The Maldives Association of Travel Agents and Tour Operators (MATATO) has warned the government that its plans to resettle Guantánamo Bay prisoners in the Maldives, and the recent Afghan peace talks that took place in the country, could “tarnish the prestigious name” Maldives has made for itself as a tourism destination.

“The association notes that the international media has been writing on the matter of bringing in the prisoners, who have been allegedly linked to severe inhumane crimes,” the association noted, adding that the BBC had described the government’s plan as “transforming a tourists’ paradise to a paradise for terrorists.”

Their concern was that tourist arrivals would decline due to the international perception of the country, creating a devastating domino effect in the country’s tourism industry.

Furthermore, they said “bringing Guantánamo Bay prisoners will badly affect the tourism industry and so this association calls on the government not to do anything that would pave the way for such a thing.”

MATATO board members have been planning a meeting on the issue this week, but it has been postponed twice due to several members being out of the country.

Secretary General of MATATO, Mohamed Maleeh Jamal, said they did not have quorum to hold the meeting yesterday, but are trying to gather enough members to hold it as soon as possible.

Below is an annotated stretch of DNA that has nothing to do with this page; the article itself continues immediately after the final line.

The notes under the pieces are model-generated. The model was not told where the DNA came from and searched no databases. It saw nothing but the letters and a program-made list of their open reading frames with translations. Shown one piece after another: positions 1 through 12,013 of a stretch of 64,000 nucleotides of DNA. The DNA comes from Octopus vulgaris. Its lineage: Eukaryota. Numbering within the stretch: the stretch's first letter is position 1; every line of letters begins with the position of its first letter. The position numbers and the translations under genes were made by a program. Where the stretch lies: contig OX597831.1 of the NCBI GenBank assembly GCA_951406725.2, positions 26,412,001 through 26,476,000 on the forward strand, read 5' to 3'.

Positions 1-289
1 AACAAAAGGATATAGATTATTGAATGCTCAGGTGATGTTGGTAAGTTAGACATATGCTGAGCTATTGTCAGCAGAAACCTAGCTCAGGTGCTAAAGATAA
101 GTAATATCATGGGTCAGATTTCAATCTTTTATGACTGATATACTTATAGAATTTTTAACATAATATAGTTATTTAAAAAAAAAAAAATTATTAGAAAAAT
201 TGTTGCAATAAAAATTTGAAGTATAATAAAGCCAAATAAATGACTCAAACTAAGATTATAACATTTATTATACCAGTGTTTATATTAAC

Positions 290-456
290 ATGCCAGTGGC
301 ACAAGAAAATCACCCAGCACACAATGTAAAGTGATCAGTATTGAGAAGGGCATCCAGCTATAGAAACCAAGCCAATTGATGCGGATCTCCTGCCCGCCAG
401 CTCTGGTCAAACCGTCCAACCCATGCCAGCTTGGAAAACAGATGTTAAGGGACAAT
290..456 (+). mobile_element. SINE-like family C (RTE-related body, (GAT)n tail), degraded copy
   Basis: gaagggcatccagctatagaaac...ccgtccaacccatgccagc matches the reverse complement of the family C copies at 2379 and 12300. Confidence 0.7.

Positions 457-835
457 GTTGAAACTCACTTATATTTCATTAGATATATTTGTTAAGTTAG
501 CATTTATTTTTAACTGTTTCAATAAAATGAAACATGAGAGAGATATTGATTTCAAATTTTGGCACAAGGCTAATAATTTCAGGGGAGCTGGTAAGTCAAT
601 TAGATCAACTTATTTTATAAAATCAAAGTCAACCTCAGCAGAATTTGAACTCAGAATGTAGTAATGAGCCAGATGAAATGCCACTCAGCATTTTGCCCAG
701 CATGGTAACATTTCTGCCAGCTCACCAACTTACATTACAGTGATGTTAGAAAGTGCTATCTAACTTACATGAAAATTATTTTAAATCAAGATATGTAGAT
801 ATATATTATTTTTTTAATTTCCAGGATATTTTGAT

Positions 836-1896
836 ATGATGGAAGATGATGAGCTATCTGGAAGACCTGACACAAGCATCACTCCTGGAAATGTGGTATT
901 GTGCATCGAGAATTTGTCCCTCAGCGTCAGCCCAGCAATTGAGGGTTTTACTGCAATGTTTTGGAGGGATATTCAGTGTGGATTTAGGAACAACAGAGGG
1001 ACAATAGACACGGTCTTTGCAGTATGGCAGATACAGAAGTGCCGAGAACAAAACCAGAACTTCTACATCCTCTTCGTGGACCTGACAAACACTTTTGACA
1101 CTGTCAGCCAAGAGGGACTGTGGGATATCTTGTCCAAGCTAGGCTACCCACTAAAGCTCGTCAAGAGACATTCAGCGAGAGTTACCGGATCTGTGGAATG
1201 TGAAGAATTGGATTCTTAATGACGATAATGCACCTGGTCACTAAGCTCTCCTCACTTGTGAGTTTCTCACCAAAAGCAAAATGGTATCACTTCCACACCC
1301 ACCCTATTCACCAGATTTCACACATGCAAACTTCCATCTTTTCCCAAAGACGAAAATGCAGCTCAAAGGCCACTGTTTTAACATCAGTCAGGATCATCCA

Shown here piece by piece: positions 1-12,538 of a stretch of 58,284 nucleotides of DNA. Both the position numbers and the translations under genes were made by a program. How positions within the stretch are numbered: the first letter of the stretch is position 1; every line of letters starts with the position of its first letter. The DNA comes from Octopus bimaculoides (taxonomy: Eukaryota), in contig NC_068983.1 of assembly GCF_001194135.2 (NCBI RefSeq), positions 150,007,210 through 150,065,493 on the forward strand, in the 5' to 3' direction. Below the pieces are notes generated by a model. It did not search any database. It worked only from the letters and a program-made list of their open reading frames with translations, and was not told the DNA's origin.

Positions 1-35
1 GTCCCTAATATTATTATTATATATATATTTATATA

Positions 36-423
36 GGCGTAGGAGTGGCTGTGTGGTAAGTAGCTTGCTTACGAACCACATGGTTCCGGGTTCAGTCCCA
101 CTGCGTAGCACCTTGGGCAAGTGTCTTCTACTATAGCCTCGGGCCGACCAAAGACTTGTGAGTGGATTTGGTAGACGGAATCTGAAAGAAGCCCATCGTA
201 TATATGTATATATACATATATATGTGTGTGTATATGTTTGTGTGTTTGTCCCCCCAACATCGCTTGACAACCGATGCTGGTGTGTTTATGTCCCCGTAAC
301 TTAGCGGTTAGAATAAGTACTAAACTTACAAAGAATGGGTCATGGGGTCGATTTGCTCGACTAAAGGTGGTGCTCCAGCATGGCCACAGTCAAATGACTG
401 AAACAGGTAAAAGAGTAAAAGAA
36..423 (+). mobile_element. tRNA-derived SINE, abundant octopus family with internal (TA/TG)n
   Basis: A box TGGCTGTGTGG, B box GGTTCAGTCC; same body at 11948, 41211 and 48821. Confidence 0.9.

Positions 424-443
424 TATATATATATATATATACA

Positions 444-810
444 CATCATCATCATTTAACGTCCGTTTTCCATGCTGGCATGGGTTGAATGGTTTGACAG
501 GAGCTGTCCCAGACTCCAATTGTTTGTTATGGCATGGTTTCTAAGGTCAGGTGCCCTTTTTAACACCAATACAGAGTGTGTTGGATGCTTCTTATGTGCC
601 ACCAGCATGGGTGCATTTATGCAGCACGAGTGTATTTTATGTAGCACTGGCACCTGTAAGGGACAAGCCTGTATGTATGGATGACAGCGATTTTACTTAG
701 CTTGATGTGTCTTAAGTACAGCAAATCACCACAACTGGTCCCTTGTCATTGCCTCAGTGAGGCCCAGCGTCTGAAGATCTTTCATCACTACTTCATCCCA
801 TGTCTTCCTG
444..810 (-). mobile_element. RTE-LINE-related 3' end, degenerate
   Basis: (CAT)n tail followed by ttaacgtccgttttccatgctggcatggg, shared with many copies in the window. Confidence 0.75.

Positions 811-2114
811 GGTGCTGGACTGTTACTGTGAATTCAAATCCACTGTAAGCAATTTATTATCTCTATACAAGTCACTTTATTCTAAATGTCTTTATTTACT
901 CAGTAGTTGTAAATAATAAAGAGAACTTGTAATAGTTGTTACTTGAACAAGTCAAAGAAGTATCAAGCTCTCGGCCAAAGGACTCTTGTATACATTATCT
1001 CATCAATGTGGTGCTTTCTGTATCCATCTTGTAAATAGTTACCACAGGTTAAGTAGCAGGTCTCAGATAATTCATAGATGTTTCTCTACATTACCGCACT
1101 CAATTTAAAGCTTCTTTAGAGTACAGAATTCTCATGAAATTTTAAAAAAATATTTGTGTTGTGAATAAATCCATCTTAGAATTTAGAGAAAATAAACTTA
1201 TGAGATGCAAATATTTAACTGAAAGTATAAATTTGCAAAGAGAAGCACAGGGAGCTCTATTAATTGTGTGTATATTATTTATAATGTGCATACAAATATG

He told Minivan News yesterday “we are meeting regarding the Afghan talks, which is quite a sensitive issue.”

Board and council member of MATATO, Sharif Ibrahim, said whether or not the recent events will have a negative impact on the tourism industry in Maldives “is all about how you see things.”

Referring to the Afghan peace talks, he said the international community “might see us as a loving, peaceful country. Somebody had to step in and help. Some people will see this as a good thing.”

As to the resettlement of Guantánamo Bay prisoners, he said “it may have a negative effect,” but added everyone must keep a “broad mind” before jumping to conclusions.

“I haven’t seen any bad reactions yet,” he said, “I don’t think it will have a bad impact. We’ll have to wait and see.”

Although MATATO have voiced their concern, other associations are not so worried about the Maldives’ reputation, or its effect on the tourism industry.

Maldives Resort Workers posted an article on their blog titled ‘Gitmo resettlement will NOT damage Maldives’ reputation’.

In the article, they repeatedly argued that MATATO’s concerns of the resettlement of Guantánamo Bay detainees and the recent Afghan peace talks are exaggerated views, and are sure that neither issue will have a negative effect on the industry.

They gave several reasons back up their argument, saying that resorts in the Maldives are usually visited by “high spenders” who “generally have their heads with them. So they could not possibly be unaware of world politics or ramifications of it.”

They also argue that Guantánamo Bay detainee centre is “not a terrorist camp or training ground for terrorists,” and they support US President Obama’s bid to close it down. They also added that, “this time, the president [Mohamed Nasheed] is correct. Absolutely correct to ZERO decimals without error.”